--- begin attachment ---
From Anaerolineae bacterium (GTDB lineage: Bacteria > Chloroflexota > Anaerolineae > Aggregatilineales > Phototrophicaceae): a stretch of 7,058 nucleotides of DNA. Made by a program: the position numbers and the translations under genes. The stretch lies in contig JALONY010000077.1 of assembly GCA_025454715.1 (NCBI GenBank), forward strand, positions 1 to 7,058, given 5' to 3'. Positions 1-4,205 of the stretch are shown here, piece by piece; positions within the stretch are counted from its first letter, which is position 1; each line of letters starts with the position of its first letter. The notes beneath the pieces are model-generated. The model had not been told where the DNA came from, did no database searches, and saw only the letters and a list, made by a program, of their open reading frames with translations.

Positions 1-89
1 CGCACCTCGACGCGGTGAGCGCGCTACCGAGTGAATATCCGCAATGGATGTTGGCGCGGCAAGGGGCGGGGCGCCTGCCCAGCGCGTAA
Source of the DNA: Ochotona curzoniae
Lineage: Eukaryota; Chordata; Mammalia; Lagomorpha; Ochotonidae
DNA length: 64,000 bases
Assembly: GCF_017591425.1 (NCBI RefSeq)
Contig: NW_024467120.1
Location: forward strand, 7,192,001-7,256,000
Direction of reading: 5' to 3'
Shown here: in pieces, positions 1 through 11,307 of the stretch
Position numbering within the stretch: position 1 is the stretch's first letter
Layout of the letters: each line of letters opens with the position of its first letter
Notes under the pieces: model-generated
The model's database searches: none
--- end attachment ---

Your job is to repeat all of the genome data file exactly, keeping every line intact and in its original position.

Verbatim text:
From Anaerolineae bacterium (GTDB lineage: Bacteria > Chloroflexota > Anaerolineae > Aggregatilineales > Phototrophicaceae): a stretch of 7,058 nucleotides of DNA. Made by a program: the position numbers and the translations under genes. The stretch lies in contig JALONY010000077.1 of assembly GCA_025454715.1 (NCBI GenBank), forward strand, positions 1 to 7,058, given 5' to 3'. Positions 1-4,205 of the stretch are shown here, piece by piece; positions within the stretch are counted from its first letter, which is position 1; each line of letters starts with the position of its first letter. The notes beneath the pieces are model-generated. The model had not been told where the DNA came from, did no database searches, and saw only the letters and a list, made by a program, of their open reading frames with translations.

Positions 1-89
1 CGCACCTCGACGCGGTGAGCGCGCTACCGAGTGAATATCCGCAATGGATGTTGGCGCGGCAAGGGGCGGGGCGCCTGCCCAGCGCGTAA
Source of the DNA: Ochotona curzoniae
Lineage: Eukaryota; Chordata; Mammalia; Lagomorpha; Ochotonidae
DNA length: 64,000 bases
Assembly: GCF_017591425.1 (NCBI RefSeq)
Contig: NW_024467120.1
Location: forward strand, 7,192,001-7,256,000
Direction of reading: 5' to 3'
Shown here: in pieces, positions 1 through 11,307 of the stretch
Position numbering within the stretch: position 1 is the stretch's first letter
Layout of the letters: each line of letters opens with the position of its first letter
Notes under the pieces: model-generated
The model's database searches: none